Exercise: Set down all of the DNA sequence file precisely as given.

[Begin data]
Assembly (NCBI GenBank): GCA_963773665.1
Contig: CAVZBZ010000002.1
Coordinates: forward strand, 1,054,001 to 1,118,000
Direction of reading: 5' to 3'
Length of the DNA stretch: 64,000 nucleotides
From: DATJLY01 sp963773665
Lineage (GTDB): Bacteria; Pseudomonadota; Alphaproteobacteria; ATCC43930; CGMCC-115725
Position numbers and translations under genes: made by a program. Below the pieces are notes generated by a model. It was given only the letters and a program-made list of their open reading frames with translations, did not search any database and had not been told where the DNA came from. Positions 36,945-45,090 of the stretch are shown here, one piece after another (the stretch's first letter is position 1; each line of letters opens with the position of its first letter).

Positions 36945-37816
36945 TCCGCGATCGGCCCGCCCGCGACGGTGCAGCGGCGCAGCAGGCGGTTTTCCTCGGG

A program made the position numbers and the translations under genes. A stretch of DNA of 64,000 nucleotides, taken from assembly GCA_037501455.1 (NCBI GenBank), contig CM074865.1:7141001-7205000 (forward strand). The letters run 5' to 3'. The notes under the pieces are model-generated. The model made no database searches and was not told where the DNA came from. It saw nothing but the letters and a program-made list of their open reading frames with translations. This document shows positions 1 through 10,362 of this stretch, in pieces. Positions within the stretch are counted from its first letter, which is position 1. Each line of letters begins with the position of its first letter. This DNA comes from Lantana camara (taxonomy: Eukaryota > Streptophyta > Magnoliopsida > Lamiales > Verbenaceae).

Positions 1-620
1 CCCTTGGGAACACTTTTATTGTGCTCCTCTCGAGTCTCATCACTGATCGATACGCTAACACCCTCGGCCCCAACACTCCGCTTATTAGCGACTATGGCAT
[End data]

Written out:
Assembly (NCBI GenBank): GCA_963773665.1
Contig: CAVZBZ010000002.1
Coordinates: forward strand, 1,054,001 to 1,118,000
Direction of reading: 5' to 3'
Length of the DNA stretch: 64,000 nucleotides
From: DATJLY01 sp963773665
Lineage (GTDB): Bacteria; Pseudomonadota; Alphaproteobacteria; ATCC43930; CGMCC-115725
Position numbers and translations under genes: made by a program. Below the pieces are notes generated by a model. It was given only the letters and a program-made list of their open reading frames with translations, did not search any database and had not been told where the DNA came from. Positions 36,945-45,090 of the stretch are shown here, one piece after another (the stretch's first letter is position 1; each line of letters opens with the position of its first letter).

Positions 36945-37816
36945 TCCGCGATCGGCCCGCCCGCGACGGTGCAGCGGCGCAGCAGGCGGTTTTCCTCGGG

A program made the position numbers and the translations under genes. A stretch of DNA of 64,000 nucleotides, taken from assembly GCA_037501455.1 (NCBI GenBank), contig CM074865.1:7141001-7205000 (forward strand). The letters run 5' to 3'. The notes under the pieces are model-generated. The model made no database searches and was not told where the DNA came from. It saw nothing but the letters and a program-made list of their open reading frames with translations. This document shows positions 1 through 10,362 of this stretch, in pieces. Positions within the stretch are counted from its first letter, which is position 1. Each line of letters begins with the position of its first letter. This DNA comes from Lantana camara (taxonomy: Eukaryota > Streptophyta > Magnoliopsida > Lamiales > Verbenaceae).

Positions 1-620
1 CCCTTGGGAACACTTTTATTGTGCTCCTCTCGAGTCTCATCACTGATCGATACGCTAACACCCTCGGCCCCAACACTCCGCTTATTAGCGACTATGGCAT